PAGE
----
Res_Q compliance modules help you keep your systems in a state of control while cutting your hands-on validation time by up to 80%.
To give you an idea of how Res_Q can simplify your work in life sciences computer systems validation, the table below shows three common Part 11 requirements, the stumbling blocks, and how Res_Q solves the problem:
The Part 11 Requirement
The Res_Q Solution
“Validation of systems to ensure accuracy, reliability, consistent intended performance, and the ability to discern invalid or altered records,”
– 21 CFR Part 11 Subpart B, Section 11.10(a)
You must ensure that all GxP systems you are using are the latest version, appropriately validated prior to use, and kept in a validated state. You have multiple cloud-based systems that have updates throughout the year. How can you keep up with validation needs to ensure that your systems remain in a state of control?
Res_Q’s built-in functionality and compliance modules make the validation process simple and consistent – with no guesswork required.
“Use of appropriate controls over systems documentation including:
(1) Adequate controls over the distribution of, access to, and use of documentation for system operation and maintenance.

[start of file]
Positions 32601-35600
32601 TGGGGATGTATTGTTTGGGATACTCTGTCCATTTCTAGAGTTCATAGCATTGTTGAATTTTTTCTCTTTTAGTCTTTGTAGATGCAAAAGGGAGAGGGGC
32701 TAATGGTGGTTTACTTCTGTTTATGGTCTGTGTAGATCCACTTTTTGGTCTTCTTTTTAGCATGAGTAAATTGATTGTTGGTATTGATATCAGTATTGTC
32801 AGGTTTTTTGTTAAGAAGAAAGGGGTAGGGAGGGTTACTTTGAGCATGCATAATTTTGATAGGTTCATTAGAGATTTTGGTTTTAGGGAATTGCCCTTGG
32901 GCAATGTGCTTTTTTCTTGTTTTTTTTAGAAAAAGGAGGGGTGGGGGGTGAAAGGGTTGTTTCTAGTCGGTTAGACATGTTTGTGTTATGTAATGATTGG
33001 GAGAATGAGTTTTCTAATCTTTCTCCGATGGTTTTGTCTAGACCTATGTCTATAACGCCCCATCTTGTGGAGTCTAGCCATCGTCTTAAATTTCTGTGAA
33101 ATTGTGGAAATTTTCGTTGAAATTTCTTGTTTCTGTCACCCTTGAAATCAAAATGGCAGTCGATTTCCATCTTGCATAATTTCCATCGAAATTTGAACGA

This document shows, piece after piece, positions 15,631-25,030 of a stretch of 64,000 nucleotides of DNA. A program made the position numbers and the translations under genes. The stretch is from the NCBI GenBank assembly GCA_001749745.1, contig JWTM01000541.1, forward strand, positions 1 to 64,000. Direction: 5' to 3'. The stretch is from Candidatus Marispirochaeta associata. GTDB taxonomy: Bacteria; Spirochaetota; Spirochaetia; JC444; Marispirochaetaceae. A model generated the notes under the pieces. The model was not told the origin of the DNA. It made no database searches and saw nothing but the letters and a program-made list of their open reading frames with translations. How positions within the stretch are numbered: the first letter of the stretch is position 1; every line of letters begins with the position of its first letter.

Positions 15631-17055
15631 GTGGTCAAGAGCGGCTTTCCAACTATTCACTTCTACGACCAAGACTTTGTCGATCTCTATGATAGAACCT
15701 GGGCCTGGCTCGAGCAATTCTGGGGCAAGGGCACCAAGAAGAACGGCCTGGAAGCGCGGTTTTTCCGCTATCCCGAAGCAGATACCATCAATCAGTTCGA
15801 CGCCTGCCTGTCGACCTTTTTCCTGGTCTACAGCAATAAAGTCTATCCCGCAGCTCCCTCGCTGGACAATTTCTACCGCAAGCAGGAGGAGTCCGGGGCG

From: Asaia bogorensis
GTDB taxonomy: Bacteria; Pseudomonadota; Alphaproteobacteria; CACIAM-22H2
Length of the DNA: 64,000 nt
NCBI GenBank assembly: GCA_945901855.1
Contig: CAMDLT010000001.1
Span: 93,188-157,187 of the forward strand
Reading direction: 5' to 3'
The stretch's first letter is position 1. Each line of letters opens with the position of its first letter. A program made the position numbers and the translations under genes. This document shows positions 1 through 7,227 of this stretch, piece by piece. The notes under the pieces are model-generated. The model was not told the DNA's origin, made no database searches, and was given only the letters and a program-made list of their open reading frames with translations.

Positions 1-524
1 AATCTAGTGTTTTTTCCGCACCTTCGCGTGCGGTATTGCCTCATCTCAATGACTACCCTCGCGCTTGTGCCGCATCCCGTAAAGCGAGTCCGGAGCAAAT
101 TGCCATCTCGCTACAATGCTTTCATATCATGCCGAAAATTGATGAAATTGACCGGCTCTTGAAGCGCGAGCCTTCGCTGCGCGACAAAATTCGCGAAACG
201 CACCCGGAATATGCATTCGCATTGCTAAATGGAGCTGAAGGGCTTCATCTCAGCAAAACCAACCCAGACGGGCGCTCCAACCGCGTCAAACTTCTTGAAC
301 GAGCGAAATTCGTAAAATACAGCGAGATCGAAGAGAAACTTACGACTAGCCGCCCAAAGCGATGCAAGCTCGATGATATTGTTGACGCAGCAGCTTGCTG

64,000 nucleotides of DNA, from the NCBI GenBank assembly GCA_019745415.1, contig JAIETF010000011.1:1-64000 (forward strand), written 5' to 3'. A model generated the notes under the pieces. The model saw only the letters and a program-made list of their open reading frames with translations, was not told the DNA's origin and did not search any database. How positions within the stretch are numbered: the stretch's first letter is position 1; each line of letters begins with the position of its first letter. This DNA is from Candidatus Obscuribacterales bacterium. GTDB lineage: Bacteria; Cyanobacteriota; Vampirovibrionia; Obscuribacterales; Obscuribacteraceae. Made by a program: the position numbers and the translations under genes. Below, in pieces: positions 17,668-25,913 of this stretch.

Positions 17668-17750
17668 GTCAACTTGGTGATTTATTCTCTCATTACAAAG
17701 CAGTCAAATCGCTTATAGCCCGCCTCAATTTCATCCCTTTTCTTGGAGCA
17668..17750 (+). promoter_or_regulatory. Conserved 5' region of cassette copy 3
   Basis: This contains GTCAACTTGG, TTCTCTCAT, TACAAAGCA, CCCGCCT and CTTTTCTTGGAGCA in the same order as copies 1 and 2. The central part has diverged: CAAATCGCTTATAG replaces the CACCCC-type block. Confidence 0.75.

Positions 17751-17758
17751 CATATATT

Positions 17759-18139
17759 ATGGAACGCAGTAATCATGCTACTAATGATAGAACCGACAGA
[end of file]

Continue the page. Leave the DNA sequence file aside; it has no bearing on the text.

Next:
(2) Revision and change control procedures to maintain an audit trail that documents time-sequenced development and modification of systems documentation,”
– 21 CFR Part 11 Subpart B, Section 11.10(K)(1) & (2)
You must establish and follow software change control procedures. What if your organization doesn’t have these procedures in place? What if your organization needs a change control software solution?
Res_Q has a built-in change control module, making it easy to comply – with no extra work needed. SOPs are also available to help you reach compliance.
“The ability to generate accurate and complete copies of records in both human-readable and electronic form suitable for inspection, review, and copying by the agency”